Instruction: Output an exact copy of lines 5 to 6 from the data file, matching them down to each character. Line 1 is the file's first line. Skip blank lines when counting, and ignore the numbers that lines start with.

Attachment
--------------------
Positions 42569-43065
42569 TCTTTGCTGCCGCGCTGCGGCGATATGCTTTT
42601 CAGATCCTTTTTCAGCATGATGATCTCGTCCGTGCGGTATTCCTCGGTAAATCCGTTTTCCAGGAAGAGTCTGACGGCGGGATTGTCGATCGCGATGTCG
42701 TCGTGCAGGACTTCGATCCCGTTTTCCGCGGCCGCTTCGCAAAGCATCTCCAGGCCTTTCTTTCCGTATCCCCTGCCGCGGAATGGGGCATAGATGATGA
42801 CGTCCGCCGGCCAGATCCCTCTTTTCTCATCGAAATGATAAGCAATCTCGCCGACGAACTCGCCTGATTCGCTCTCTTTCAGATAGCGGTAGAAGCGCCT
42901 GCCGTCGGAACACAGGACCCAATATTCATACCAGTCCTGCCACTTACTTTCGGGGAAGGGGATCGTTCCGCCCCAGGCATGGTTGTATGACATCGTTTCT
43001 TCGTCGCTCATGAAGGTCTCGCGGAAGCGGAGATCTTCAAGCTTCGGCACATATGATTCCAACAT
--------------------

42801 CGTCCGCCGGCCAGATCCCTCTTTTCTCATCGAAATGATAAGCAATCTCGCCGACGAACTCGCCTGATTCGCTCTCTTTCAGATAGCGGTAGAAGCGCCT
42901 GCCGTCGGAACACAGGACCCAATATTCATACCAGTCCTGCCACTTACTTTCGGGGAAGGGGATCGTTCCGCCCCAGGCATGGTTGTATGACATCGTTTCT